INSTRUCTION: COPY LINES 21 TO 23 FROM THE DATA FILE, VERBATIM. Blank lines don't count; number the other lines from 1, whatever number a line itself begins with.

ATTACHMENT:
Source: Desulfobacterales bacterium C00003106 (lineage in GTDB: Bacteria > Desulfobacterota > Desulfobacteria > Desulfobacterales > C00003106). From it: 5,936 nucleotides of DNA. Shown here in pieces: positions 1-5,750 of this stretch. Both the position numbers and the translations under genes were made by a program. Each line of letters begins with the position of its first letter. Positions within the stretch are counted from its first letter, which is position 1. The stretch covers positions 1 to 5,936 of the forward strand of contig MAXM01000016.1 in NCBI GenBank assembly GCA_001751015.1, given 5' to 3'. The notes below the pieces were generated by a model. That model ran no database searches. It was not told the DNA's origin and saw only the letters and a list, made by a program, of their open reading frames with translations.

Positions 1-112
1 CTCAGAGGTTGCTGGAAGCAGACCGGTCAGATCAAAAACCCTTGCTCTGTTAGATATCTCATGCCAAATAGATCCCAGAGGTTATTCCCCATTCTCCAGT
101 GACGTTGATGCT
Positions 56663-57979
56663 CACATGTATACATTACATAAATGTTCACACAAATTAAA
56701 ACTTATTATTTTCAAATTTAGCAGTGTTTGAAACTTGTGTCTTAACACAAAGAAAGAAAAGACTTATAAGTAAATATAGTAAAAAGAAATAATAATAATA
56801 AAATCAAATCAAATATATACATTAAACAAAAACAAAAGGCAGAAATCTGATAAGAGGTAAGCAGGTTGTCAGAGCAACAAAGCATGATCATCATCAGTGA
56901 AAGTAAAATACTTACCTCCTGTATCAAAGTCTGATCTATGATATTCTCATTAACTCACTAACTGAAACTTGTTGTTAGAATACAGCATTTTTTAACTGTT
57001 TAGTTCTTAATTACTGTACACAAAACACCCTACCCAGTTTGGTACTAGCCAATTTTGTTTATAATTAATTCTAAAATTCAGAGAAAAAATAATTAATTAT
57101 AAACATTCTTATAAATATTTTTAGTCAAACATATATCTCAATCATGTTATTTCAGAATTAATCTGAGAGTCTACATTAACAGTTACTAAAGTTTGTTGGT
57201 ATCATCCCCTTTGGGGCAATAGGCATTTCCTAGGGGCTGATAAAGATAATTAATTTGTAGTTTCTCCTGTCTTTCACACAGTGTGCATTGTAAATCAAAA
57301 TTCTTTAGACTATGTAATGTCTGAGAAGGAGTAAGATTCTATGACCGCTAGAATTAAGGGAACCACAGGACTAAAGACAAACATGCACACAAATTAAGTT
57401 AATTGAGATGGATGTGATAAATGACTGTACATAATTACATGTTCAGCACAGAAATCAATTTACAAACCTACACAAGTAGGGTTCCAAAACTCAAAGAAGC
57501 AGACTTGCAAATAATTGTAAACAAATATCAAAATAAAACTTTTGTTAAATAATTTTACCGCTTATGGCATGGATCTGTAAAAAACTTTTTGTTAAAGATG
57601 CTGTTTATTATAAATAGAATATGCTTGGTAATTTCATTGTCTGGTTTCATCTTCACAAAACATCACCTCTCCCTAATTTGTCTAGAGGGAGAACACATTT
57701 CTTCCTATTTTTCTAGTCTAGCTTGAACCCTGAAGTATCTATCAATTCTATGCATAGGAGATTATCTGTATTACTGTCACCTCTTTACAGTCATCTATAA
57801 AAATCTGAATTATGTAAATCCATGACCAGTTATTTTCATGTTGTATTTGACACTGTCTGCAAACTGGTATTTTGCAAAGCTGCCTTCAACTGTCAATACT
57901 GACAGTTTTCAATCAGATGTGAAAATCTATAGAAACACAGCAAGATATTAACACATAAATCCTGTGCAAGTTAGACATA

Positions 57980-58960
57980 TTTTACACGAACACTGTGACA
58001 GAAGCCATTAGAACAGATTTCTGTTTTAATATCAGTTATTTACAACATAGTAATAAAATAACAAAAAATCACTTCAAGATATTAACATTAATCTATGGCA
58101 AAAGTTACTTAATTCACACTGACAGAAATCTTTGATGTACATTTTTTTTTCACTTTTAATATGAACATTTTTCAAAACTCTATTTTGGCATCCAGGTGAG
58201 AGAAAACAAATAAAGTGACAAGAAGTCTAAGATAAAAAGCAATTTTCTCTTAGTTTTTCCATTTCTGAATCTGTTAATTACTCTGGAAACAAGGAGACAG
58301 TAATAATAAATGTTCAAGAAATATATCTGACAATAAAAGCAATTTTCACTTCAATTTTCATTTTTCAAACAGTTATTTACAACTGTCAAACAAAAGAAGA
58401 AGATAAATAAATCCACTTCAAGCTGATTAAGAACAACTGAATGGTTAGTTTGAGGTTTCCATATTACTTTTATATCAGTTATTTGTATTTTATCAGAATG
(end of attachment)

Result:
57980 TTTTACACGAACACTGTGACA
58001 GAAGCCATTAGAACAGATTTCTGTTTTAATATCAGTTATTTACAACATAGTAATAAAATAACAAAAAATCACTTCAAGATATTAACATTAATCTATGGCA
58101 AAAGTTACTTAATTCACACTGACAGAAATCTTTGATGTACATTTTTTTTTCACTTTTAATATGAACATTTTTCAAAACTCTATTTTGGCATCCAGGTGAG